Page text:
Category Archives: Ebooks

An Editor Rediscovers the Joy of Reading

By Chris Zook

eReaderAs much as many of us would sooner forget 2016, I will always remember it as the year I rediscovered the joy of reading. That probably sounds odd coming from a professional editor. But before this year, reading was primarily a means for pursuing my joy of learning or something I did as part of my job; that is, not an activity I necessarily enjoyed for its own sake. I’ve, of course, loved many, many books over the years, particularly those that inspired me and helped me become a better person. And I’ve always enjoyed learning about language and grammar.

It wasn’t until February of last year, however, that I feel I became a reader (of fiction, in particular) and began anticipating my next free moment for reading—and not solely because whatever I happened to be reading was so binge-worthy. So, similar to what Katie Barry discussed in her recent blog post about joining a book club, I’ve expanded my reading horizons in ways that my work and marketability as an editor can only stand to benefit from.

How My Reading Habits Evolved

For most of my adult life, starting with graduate school, reading fiction seemed like an unproductive use of my time: when I read, the material needed to be educational in some way, be it for my academic studies, self-improvement, health, or professional development. If I wanted to be entertained, there were plenty of two-hour movies that would get the job done in much less time. Not to mention that constantly reading for school or work made me less inclined to want to spend any more time reading when I wasn’t “on the clock.”

The few times over the previous 25 years that I did read fiction, it was because I was interested in a particular book’s message or because I was in a situation where I couldn’t do anything else, like sitting on an airplane or train (pre-smartphone era, of course).

What changed? The process started a few years ago with book recommendations from a longtime author-client and mentor, who is a voracious reader. During our meetings, he would sometimes hand me a nonfiction book that read like an adventure story, such as Born to Run and Into Thin Air. When he started recommending novels he enjoyed “just for fun,” out of my respect for him as a knowledgeable reader, I decided to give them a shot.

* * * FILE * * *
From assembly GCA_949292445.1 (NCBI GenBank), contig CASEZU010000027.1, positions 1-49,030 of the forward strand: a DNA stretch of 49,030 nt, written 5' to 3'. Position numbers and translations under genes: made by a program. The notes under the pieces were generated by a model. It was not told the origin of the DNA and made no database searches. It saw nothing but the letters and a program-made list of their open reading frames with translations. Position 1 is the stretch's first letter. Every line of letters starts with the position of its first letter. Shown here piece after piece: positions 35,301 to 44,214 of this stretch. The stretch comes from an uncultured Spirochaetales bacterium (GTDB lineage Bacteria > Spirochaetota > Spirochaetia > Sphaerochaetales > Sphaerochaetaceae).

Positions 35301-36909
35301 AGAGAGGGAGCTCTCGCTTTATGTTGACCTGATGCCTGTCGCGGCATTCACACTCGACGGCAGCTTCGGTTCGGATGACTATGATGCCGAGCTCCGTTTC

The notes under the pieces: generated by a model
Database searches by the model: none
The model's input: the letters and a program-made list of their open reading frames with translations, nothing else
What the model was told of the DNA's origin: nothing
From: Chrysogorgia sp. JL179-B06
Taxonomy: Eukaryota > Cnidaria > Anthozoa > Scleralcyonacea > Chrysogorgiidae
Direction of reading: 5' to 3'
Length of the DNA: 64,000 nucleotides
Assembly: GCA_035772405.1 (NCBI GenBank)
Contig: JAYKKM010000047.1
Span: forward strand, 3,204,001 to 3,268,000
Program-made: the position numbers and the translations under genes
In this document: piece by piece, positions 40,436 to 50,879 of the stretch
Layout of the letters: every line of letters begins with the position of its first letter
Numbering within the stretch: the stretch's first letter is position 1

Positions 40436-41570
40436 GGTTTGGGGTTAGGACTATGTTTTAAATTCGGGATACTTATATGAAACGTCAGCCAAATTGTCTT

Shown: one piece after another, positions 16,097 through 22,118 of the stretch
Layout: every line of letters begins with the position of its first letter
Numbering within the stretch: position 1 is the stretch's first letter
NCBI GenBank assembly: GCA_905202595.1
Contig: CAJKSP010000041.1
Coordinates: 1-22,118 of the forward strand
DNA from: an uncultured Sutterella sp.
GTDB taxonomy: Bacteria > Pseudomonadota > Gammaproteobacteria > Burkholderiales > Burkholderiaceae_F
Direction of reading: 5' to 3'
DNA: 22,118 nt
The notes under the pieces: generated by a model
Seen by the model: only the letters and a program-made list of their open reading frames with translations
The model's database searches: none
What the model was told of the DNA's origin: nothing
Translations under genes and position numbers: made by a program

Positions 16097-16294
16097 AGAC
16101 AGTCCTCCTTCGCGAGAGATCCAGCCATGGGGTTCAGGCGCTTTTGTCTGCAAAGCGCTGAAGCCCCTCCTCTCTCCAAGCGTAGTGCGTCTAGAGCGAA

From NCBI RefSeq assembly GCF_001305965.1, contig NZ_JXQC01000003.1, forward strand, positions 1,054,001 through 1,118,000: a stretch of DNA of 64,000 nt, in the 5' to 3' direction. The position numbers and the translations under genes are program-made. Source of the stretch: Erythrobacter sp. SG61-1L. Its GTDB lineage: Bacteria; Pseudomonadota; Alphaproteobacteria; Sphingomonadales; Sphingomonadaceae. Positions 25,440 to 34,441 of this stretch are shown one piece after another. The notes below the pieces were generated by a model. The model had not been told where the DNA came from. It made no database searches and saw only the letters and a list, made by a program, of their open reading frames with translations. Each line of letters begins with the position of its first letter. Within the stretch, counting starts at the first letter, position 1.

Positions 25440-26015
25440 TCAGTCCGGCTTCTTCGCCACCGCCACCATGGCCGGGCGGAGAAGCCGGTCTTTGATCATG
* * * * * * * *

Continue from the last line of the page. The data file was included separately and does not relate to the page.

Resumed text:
After my client retired from writing three years ago, I was no longer in regular contact and getting his latest book recommendations. At that point, my concept of reading fiction mainly revolved around books tied to a favorite movie or TV series. And I still hadn’t developed a regular pleasure-reading habit. In fact, it took me the next two years to read the five-book A Song of Fire and Ice series (aka A Game of Thrones), thinking it was quite an accomplishment at the time. But once I had completed it, I was left wondering what to read next.

Two months later, I finally got around to visiting a favorite used bookstore (whose fiction section I had never bothered to look at). There, I discovered a number of new series in the science fiction/fantasy section, including three by an author whose books I had read quite a bit of when I was a teen. Thinking back on my teen years, I realized that was probably the last time I experienced the joy of reading for its own sake.

Due to the used bookstore’s incomplete inventory of some series, I quickly rediscovered a venerable institution that had dropped off my radar: the public library system. This opened up an even larger world for me—one filled with three decades’ worth of award-winning titles in my favorite genre, as well as recent literary fiction, classics I had never gotten around to, graphic novels, and a surprisingly expansive (and free!) collection of ebooks and audiobooks.

As I watch my Goodreads “To Read” shelf steadily grow, for the first time in my life, I feel like there isn’t enough time in the day for reading. And as an added bonus, whenever I sit down with a book, I know I’m developing myself professionally—to one day break into editing fiction, which I’ve only done on a very limited basis thus far, and mainly for friends. However, this kind of reading never feels like work, even when I’m looking up a word I don’t know or highlighting a typo, plot hole, or inconsistency in my e-reader. Ultimately, I may very well be in the process of reinventing myself (at least as an editor) by doing something I love—a common refrain of many of the self-improvement books I've read over the years.